A new sequence signals a shift to an interior space, gradually revealed as church or village hall, with a stage at one end, occupied by a band. Performers of differing ages are seated around the edge of the floorspace, functioning as impassive chorus of observers/spectators. Choreographic content mixes with more naturalistic narrative advancement, interconnecting on an equally illustrative basis. The Groom lies prone on the hall’s empty floorspace, face-down as though incapacitated by grief. The Bride stands near to his outstretched arms in her white dress, combing her hair. Other performers enter the space, as women fasten dresses and men button shirts. The movement vocabulary contrasts the reaching, unfolding, and lengthening of the floor-based figures with the upright progression of the standing. Floor-bound hands reach to connect with ambulant feet in an overtly unequal contract of dependency and need. Floor-level camera travels the length of bodies. Two men uncurl, as two pairs of female feet walk over their backs, and lying feet connect side-on around arcing pathways to stepping ones. The Bride tends to the Groom and to other of the men, straightening ties and smoothing collars. Outside the hall, she holds an item of clothing to her face, as though inhaling its smell. The performers gather in a repeat of the portrait grouping, this time clothed in black, with the figure of the white-clad Bride visible in the background, before an apparent continuation of her underwater fall, her hair in close-up streaming like seaweed. Her mouth opens and a frog swims out and away.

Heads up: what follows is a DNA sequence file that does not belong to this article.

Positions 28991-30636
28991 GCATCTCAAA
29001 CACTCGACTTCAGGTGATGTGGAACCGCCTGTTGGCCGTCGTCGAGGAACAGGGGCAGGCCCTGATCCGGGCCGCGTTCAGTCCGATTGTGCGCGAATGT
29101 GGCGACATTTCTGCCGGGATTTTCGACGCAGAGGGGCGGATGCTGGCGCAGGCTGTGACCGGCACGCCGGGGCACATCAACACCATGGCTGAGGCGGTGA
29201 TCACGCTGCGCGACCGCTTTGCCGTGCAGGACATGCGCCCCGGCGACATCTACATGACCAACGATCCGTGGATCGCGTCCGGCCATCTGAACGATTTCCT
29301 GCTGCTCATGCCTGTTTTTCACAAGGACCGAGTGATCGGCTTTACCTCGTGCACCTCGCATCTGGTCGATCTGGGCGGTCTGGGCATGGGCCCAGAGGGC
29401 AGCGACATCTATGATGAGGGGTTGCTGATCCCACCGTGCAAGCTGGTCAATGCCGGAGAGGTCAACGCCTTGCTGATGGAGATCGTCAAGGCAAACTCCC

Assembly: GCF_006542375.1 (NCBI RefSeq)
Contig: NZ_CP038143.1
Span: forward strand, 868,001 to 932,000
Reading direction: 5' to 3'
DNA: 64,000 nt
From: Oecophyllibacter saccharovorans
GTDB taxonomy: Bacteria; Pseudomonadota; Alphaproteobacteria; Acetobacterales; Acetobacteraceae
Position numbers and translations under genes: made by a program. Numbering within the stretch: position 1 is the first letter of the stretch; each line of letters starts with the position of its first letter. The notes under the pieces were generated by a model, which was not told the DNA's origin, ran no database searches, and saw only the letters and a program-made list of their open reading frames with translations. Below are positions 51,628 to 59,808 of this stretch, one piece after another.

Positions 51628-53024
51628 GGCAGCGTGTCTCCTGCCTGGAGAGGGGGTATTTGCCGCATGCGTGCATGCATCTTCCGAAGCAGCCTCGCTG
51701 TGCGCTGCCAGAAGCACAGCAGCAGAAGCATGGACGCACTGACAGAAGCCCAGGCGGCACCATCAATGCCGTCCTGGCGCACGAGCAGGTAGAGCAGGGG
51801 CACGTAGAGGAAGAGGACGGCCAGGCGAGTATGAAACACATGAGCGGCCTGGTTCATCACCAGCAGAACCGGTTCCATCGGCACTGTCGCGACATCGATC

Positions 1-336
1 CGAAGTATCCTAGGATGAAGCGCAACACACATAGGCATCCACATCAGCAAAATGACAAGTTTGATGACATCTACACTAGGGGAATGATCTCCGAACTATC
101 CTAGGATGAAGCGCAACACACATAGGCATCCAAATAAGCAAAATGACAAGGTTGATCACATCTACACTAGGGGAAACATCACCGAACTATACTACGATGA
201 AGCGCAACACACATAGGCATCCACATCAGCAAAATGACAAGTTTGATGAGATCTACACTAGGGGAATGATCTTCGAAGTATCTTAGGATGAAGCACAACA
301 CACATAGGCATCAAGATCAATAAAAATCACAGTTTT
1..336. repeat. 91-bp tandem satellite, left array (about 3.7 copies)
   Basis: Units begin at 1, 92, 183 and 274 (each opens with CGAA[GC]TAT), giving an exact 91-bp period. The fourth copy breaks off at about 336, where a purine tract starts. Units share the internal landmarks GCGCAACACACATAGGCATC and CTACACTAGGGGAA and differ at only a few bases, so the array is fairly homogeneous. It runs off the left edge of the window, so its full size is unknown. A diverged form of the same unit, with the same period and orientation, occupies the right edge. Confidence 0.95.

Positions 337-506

The work then switches to an engagement with ‘real world’ naturalism and dialogue, delivered in a variety of languages. A party or reception takes place, with the same guests in dark suits and dresses. Over the course of the scene, two arguments develop, shown in parallel. In a kitchen, a flirtatious exchange on love and death is interrupted by a confrontation from an aggrieved partner. Elsewhere, three men discuss love as a chemical reaction, which develops into a vigourous argument, continued outside. The argument can be heard as three women shift into more stylised movement content, turning and swirling skirts as they change positions from sitting to standing, and all of the guests join together in a toast.